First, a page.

Maria Carrillo HS ‘02
Stanford University ‘06
Co-Founder and CEO, Apture
Tristan Harris associates the school’s “Pledge to Ourselves” with his entrepreneurial zeal. “I remember that Headmaster Nix would end assemblies with the pledge,” the founder of the high tech start-up Apture says, “The phrase, ‘I promise to use this day to the fullest, realizing it can never come back again,’ is important to me. I believe that the more you perceive your life as limited, the better you’ll use it, and make sure to do something you love.
“I remember the teachers: the math teacher Mrs. Blake (now Gaab), science teacher Mrs. Lyons, English teacher Ms. Hirsch, and especially history teacher Mr. Cole and how he taught us about current events such as the Gulf War and the war in Bosnia by relaying the information like he was telling a story.”
Tristan also enjoyed his first experience as a member of a band when he played the piano in the eighth grade jazz band. In view of his professional passion for enhancing interactive learning, it’s interesting that he also recalls an early example of a computer-based learning lesson in band class. “Mr. Schlaeppi was using a software program which could call up songs with different instruments and interactively scrub through the music. I’d never seen a program like it before,” he says.
As a middle school and high school student, Tristan’s interest was computer programming; he was always tinkering with projects and things he wanted to design. Yet, it was not until he was a Stanford undergraduate that he saw his interest in programming was based on what it could do for the user.
“I was interested in the end result, making it as easy as possible for the user to maximize use of a program, not the technical challenge of creating the program,” he says. Following that lead, he enrolled in a master’s degree program in Human Computer Interaction (HCI) at Stanford, only to leave the university shortly thereafter.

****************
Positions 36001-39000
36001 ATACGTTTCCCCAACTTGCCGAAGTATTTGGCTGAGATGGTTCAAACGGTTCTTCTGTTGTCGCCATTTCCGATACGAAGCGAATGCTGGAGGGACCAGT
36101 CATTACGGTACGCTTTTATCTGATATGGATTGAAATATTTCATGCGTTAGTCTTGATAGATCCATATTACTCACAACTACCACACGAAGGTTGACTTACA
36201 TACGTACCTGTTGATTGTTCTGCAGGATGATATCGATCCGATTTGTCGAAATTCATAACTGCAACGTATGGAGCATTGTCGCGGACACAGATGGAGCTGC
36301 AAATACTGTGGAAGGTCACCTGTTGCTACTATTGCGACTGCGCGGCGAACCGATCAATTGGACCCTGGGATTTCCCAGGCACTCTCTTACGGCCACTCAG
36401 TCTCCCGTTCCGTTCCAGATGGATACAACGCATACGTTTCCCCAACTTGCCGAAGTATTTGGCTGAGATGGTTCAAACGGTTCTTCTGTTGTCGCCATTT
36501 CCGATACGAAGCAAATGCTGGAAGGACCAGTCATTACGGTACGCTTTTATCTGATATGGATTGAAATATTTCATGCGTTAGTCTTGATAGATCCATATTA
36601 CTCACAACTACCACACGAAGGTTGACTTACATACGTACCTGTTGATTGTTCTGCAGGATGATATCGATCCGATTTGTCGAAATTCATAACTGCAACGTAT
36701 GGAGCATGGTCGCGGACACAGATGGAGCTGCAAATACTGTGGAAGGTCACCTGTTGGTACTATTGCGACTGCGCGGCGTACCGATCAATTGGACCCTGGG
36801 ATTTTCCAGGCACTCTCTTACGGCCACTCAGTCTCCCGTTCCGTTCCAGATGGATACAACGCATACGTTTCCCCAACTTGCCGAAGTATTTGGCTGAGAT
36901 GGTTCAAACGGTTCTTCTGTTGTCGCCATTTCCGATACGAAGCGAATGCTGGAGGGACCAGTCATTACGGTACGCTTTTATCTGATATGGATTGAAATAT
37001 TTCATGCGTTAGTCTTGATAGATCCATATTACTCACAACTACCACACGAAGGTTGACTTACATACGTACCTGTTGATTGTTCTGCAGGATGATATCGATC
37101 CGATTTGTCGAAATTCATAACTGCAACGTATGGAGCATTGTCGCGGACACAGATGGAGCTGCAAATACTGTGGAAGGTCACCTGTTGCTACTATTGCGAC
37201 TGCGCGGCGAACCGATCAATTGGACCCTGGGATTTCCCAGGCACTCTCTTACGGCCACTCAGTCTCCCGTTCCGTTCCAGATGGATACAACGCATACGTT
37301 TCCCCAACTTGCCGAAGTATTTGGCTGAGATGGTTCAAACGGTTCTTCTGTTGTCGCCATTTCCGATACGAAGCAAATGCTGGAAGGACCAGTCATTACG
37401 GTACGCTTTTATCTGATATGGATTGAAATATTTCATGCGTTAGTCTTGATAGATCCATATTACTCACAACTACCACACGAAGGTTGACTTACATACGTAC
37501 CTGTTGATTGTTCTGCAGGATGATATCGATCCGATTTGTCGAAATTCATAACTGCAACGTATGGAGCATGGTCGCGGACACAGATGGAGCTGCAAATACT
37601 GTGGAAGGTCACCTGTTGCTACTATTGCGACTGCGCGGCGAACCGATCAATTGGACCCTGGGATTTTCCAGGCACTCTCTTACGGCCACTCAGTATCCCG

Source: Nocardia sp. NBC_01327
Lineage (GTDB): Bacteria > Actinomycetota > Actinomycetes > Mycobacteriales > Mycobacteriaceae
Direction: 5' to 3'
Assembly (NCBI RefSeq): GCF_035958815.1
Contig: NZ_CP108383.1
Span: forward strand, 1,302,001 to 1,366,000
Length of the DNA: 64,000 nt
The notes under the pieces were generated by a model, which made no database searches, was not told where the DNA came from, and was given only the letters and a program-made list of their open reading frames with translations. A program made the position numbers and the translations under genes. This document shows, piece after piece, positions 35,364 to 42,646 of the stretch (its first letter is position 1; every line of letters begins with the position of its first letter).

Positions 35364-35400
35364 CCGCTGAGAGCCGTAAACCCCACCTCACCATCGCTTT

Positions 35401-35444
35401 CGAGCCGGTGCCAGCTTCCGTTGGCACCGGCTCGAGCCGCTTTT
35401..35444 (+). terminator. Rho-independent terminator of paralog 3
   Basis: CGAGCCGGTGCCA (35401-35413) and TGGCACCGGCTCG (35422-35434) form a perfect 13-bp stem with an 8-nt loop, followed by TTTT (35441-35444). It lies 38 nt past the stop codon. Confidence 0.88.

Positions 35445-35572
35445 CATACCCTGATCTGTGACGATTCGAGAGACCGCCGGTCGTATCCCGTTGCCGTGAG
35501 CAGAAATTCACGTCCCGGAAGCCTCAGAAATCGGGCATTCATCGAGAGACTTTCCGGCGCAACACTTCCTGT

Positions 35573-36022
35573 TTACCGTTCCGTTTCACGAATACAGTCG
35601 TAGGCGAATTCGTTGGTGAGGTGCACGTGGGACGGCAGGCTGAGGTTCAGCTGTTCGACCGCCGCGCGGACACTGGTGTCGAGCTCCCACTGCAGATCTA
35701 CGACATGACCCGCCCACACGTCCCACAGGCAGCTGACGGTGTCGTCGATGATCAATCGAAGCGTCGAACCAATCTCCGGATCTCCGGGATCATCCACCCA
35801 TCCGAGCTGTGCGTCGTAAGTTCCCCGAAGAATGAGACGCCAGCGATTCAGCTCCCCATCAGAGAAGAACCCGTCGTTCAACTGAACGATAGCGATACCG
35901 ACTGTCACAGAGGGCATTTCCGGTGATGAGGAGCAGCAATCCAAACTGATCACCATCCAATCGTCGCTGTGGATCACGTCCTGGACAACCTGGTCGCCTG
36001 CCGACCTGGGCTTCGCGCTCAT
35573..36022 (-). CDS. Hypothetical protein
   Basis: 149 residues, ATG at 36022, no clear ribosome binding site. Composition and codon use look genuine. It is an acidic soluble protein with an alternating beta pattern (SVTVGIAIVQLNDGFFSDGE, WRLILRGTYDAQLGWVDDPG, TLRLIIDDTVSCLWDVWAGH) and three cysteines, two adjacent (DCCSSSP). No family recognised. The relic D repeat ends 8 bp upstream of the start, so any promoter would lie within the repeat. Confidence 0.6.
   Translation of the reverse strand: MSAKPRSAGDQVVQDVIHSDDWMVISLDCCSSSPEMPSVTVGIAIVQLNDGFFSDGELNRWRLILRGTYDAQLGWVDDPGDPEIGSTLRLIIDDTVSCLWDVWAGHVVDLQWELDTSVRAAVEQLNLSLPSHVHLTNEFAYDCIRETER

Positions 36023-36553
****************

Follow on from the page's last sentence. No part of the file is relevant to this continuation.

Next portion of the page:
“I found that I wanted to apply what I was thinking to the real world, so I dropped out and started Apture,” he says. His company created an interactive in-page search technology that lets readers immediately find and browse the best content from across the Web without having to open multiple windows. The program can be downloaded by visiting www.apture.com
Since the term dropping out is not encouraged for middle school students, it’s important to note that Tristan’s decision reflected the college’s environment! “Stanford does an effective job of encouraging students to think creating a start-up is possible,” he says. “There’s a nascent message encouraging Stanford students to drop out and pursue a start-up.
“Start-ups recruit on campus, venture capitalists are welcome, and there are examples all around of people who have taken something from nothing in just a few years. It gives you a sense of what is possible, and that you are just as capable of doing the same thing.”
After three years, Tristan is transitioning Apture from start-up mode to a longer-term operating strategy. “We’ve had some big announcements recently and will raise some new capital for the first and second quarter of next year,” he says. Tristan has also earned some acclaim, including being Number 16 on the Inc. Magazine 2009 list of the coolest thirty entrepreneurs under thirty.
The Apture premise is maximizing learning by capturing readers at the very moment curiosity is triggered. “At that moment (literally a one-second opportunity) people are most open for furthering learning,” he says. While learning more about the behaviors associated with the concept fascinates him, he’s conscious of the constraints of time.
“I wouldn’t mind getting a PhD in behavioral sciences or philosophy, but the entrepreneur in me leans to a faster solution than attending a university,” he says. “For entrepreneurs, time is critical. I’m always trying to find loopholes, so I can learn it faster and apply it faster. If I can get the information in my head faster outside of college by being around some of the smartest people in the world, I’ll do it that way."